Hongkong International Terminals (HIT) has commenced the remote-controlled operation of its Container Terminal 9 (CT9) North facility at Hong Kong Port (HKP) with the launch of new rubber-tyred gantry cranes (RTGCs) and an automated container stacking system.

The remote-controlled operations are expected to boost HKP’s overall competitiveness, as well as increase the efficiency, productivity, occupational safety and working conditions of the site’s crane operators.

The development has made the CT9 North terminal the first in Hong Kong to remotely operate yard cranes and stack containers in a fully automated fashion.

It is also set to reduce the port’s carbon emissions.

“The development has made the CT9 North terminal the first in Hong Kong to remotely operate yard cranes and stack containers in a fully automated fashion.”

HIT previously launched a remote operation system for rail-mounted gantry cranes at its terminal in HKP in 2013.

The company subsequently began configuring 29 of its RTGC units into remote-controlled variants in 2014.

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It also installed an automated container stacking system at the CT9 North terminal during the same year.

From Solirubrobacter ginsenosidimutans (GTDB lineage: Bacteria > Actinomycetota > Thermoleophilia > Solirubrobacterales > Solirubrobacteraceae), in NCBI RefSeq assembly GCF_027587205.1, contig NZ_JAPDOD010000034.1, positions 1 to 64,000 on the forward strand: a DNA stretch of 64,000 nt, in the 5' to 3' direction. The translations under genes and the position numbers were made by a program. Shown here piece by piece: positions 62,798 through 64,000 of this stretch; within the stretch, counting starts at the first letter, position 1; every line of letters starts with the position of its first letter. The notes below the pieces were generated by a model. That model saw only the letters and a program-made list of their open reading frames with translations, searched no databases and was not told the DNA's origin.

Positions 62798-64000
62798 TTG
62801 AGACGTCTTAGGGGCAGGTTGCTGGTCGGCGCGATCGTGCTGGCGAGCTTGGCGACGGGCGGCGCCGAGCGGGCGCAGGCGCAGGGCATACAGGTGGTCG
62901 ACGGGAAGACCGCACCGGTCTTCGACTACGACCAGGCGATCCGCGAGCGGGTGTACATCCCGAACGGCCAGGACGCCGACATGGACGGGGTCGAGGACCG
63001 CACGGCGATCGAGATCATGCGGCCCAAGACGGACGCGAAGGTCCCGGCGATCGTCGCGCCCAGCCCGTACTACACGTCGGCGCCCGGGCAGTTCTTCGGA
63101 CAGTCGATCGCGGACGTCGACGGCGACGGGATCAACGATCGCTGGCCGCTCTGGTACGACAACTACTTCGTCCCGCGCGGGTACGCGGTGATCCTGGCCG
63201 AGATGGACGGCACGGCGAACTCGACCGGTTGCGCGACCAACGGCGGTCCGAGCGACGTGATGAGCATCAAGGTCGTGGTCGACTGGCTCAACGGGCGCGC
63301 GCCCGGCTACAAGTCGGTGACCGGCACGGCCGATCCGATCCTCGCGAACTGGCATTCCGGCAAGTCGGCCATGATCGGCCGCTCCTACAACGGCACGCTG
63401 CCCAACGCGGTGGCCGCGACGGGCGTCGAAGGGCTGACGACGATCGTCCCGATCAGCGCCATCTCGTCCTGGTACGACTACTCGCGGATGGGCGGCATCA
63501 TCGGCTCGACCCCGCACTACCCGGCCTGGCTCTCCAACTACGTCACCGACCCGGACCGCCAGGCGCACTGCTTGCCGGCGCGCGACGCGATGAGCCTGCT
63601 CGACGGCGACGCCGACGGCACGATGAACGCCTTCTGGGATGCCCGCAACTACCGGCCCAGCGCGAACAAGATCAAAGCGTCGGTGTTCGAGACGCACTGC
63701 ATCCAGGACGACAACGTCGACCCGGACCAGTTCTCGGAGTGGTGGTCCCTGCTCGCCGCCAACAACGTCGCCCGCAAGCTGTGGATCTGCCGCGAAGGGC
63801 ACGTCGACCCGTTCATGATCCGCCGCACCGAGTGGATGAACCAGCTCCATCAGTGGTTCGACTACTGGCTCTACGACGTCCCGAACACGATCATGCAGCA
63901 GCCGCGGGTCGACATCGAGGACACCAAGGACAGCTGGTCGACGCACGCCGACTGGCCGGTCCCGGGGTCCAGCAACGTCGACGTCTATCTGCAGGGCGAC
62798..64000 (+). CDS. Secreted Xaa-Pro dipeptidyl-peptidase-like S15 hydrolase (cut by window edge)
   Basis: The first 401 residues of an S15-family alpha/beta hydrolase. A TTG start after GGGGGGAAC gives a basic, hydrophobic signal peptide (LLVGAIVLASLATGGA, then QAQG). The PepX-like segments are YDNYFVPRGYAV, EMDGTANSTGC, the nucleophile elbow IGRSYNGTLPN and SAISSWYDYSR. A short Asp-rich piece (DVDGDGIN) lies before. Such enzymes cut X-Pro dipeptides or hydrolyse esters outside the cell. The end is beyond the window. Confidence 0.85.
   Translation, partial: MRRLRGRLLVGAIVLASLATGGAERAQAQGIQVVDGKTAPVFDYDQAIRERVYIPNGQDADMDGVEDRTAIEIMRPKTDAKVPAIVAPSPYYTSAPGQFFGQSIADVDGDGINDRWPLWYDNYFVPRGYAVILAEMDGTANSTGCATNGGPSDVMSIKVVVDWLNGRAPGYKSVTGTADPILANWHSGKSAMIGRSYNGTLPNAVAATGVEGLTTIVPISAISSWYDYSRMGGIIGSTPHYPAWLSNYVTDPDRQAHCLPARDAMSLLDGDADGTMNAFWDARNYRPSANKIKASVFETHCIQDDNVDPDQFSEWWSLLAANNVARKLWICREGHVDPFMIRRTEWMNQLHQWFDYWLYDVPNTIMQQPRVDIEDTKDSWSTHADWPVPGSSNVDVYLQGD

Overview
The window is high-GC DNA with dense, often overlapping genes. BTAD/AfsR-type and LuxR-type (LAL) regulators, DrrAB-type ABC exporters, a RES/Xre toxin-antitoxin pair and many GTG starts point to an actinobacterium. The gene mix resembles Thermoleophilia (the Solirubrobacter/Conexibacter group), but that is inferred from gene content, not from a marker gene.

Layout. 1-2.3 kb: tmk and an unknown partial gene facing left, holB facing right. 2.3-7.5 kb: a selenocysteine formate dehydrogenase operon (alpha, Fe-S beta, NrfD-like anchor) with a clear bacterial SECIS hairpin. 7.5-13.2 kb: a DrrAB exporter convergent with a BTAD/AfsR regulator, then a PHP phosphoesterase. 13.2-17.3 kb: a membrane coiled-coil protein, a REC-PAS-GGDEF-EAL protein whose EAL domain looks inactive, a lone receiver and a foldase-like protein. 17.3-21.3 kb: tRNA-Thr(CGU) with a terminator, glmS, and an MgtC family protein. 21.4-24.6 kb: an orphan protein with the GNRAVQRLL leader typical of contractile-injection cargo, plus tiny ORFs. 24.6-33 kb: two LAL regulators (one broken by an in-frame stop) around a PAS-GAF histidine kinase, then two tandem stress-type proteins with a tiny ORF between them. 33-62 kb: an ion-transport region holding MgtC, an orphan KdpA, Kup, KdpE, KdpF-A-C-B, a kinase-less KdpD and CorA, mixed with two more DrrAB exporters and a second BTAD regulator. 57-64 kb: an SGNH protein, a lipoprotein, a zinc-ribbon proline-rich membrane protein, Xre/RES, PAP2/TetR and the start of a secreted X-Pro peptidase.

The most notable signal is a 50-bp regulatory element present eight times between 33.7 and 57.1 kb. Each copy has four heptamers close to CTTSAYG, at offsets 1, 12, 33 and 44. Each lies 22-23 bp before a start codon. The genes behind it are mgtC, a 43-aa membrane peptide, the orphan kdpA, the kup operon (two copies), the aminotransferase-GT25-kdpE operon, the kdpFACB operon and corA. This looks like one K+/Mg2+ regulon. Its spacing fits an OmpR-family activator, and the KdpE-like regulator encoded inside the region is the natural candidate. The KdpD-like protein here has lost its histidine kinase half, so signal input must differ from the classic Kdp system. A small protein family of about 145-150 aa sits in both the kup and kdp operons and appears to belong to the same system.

The cranes were installed as part of HIT’s wider HK$2bn ($256m) technology upgrade programme at HKP.

HIT Operation general manager Franco Ning was quoted by scmp.comas saying: “It took us four years to implement this because there is still a gap between our port, which is very old, and the new ones, which are designed for remote-control from the ground up.”

Each of the remote-controlled cranes at the CT9 North site features a total of 58 monitoring cameras and sensors to ensure full precision, as well as improve industrial safety during operation.

The crane’s remote operation system is integrated with a terminal database to finalise the destinations of the containers at yard.

The upgraded cranes are noted to be 20% more efficient and productive than manually operated models.